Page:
Widetronix is actively seeking for new ways to integrate betavoltaic devices into new or existing products. Our engineering team can work with you to develop betavoltaic-enabled devices and sensing platforms. We currently offer pre-production prototypes and custom research devices for qualified customers. Understanding the benefits and limitations of betavoltaic technology is important for appropriate device design.
- Energy dense, small form factor
- Long lifetime
- Reliable power source, not affected by environmental factors
- Low instantaneous power output (10's-100's nanowatts)
- Higher cost than traditional battery technology
Key concepts for designing betavoltaic-enabled devices include:
- Duty Cycling – Store power produced by the betavoltaic over a period time before periodically running events (i.e. sensing or transmission). The betavoltaic sizing is based on how often you need to run the events, rather than for maximum power consumption.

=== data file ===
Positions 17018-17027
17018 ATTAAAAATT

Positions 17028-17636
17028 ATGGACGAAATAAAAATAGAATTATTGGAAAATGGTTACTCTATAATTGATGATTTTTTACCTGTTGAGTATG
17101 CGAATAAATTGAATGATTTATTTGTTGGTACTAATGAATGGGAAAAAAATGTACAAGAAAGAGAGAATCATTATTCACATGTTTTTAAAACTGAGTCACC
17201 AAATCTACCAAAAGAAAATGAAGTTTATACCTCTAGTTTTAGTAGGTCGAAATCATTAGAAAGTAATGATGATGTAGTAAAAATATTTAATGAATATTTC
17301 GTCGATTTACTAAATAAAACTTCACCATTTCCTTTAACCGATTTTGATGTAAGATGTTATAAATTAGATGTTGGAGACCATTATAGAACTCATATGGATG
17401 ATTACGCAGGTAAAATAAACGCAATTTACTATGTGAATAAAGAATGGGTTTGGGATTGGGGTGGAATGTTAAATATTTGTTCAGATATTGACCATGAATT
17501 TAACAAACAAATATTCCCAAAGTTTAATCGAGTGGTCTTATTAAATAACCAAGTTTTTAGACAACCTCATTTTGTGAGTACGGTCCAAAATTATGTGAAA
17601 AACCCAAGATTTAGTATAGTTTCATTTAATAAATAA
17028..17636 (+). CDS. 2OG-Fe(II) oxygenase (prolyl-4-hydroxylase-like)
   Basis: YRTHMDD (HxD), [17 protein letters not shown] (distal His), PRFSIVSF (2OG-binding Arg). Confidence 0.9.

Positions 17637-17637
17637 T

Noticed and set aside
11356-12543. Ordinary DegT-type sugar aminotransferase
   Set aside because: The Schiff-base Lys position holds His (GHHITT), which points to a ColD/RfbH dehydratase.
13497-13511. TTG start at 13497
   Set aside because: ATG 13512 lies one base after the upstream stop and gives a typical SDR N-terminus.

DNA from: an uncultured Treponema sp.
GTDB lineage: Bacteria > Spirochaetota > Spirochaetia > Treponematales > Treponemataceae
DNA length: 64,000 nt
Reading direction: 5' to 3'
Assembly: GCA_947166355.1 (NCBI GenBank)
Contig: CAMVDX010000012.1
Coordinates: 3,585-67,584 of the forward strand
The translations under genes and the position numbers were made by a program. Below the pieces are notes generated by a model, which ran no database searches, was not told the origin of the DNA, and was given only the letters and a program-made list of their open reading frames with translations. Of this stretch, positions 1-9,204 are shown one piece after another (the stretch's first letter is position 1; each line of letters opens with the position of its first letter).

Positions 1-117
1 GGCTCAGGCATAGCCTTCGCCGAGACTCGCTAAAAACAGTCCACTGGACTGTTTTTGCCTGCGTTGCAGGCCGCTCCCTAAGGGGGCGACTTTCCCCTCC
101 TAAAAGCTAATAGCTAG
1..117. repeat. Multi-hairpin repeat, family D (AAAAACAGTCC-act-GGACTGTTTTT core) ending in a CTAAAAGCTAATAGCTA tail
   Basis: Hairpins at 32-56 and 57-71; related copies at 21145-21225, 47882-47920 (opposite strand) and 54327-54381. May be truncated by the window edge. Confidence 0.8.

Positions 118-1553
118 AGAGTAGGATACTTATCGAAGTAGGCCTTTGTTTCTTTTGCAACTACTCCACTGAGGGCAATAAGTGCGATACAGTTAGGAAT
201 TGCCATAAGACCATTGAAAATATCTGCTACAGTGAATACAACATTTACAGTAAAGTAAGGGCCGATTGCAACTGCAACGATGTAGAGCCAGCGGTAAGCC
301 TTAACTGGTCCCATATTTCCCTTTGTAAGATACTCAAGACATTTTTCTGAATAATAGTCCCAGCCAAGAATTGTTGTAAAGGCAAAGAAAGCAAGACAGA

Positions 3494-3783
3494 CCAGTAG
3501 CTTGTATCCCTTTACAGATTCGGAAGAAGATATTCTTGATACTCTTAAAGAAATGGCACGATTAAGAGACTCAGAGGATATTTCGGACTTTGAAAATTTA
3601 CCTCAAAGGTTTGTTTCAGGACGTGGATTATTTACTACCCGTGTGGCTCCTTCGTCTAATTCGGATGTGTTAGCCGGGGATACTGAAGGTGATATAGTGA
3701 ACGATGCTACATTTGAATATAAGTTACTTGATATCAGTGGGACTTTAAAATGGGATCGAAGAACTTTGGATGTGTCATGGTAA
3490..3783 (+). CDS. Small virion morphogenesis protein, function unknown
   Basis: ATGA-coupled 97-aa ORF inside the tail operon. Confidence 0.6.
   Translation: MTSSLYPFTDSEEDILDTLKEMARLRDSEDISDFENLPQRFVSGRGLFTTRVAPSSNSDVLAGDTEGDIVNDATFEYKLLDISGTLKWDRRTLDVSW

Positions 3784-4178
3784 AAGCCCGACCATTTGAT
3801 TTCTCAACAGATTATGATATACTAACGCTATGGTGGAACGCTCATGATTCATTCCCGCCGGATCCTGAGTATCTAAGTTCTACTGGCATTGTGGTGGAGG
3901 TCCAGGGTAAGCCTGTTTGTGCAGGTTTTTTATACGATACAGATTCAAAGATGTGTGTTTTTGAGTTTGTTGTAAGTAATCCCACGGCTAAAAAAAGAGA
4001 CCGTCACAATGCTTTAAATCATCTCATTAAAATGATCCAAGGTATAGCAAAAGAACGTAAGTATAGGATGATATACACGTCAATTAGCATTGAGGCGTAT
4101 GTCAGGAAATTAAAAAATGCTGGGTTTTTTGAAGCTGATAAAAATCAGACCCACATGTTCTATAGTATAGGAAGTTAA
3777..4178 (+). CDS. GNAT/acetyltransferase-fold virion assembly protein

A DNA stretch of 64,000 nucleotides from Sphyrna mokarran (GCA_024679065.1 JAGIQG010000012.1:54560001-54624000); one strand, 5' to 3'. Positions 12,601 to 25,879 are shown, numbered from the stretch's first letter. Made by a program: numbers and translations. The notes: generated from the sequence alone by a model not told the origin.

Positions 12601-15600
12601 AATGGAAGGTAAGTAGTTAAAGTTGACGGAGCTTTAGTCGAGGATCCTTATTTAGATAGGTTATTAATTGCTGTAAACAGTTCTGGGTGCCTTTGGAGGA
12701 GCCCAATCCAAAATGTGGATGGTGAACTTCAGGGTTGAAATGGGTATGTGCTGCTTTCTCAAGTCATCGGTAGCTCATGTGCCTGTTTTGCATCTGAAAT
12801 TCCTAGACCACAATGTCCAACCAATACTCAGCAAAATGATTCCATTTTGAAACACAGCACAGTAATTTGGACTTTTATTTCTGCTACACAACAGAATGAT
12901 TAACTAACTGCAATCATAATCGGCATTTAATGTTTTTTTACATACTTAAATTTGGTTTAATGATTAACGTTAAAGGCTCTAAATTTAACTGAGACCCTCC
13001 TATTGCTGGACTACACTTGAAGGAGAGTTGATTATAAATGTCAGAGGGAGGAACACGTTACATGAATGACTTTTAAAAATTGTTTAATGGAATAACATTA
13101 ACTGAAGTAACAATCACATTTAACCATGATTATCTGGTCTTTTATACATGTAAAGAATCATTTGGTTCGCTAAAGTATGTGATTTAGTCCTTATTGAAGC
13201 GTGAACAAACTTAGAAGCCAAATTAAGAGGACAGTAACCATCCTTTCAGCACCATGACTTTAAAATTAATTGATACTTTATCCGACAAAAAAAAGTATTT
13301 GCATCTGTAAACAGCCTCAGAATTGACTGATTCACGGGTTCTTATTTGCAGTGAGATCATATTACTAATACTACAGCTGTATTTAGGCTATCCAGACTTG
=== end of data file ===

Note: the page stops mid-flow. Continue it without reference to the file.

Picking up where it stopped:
- Transmit Distance –Design networks that transmit data across a sensor relay, rather than trying to transmit directly to the receiver. This allows for less power to be used during each cycle.
- Small Size – Betavoltaic technology can be scaled down below traditional battery technologies. Size-constrained devices are prime applications for betavoltaics.
- Complimentary Technology – Betavoltaic devices are complementary to energy-harvesting and storage devices. For example, a betavoltaic can continuously power a microcontroller in sleep mode and store energy in a capacitor or thin-film battery. Higher-energy activities, such as data transmission, can be powered by a variety of energy-harvesting devices.
There are an increasing number of ultra-low power electronic components, such as MEMs sensors, processors, and RF antennas. This low-power trend makes betavoltaics well-suited for many new and exciting applications. Please contact us if you would like to learn more about how we can assist with your application.